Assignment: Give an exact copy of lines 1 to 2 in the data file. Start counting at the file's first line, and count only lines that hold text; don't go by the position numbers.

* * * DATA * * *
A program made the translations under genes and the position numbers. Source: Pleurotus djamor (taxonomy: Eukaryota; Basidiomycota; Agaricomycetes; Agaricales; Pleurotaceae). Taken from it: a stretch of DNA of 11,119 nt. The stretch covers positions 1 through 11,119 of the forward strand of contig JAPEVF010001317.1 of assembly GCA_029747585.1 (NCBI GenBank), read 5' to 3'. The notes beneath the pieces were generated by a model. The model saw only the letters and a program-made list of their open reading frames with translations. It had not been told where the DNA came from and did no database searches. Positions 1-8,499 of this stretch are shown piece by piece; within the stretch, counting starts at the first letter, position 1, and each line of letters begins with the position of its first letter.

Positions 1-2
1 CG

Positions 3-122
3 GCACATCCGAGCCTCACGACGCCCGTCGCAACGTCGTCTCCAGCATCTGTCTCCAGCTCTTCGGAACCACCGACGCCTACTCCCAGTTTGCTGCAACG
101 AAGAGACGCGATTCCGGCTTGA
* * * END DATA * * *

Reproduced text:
A program made the translations under genes and the position numbers. Source: Pleurotus djamor (taxonomy: Eukaryota; Basidiomycota; Agaricomycetes; Agaricales; Pleurotaceae). Taken from it: a stretch of DNA of 11,119 nt. The stretch covers positions 1 through 11,119 of the forward strand of contig JAPEVF010001317.1 of assembly GCA_029747585.1 (NCBI GenBank), read 5' to 3'. The notes beneath the pieces were generated by a model. The model saw only the letters and a program-made list of their open reading frames with translations. It had not been told where the DNA came from and did no database searches. Positions 1-8,499 of this stretch are shown piece by piece; within the stretch, counting starts at the first letter, position 1, and each line of letters begins with the position of its first letter.

Positions 1-2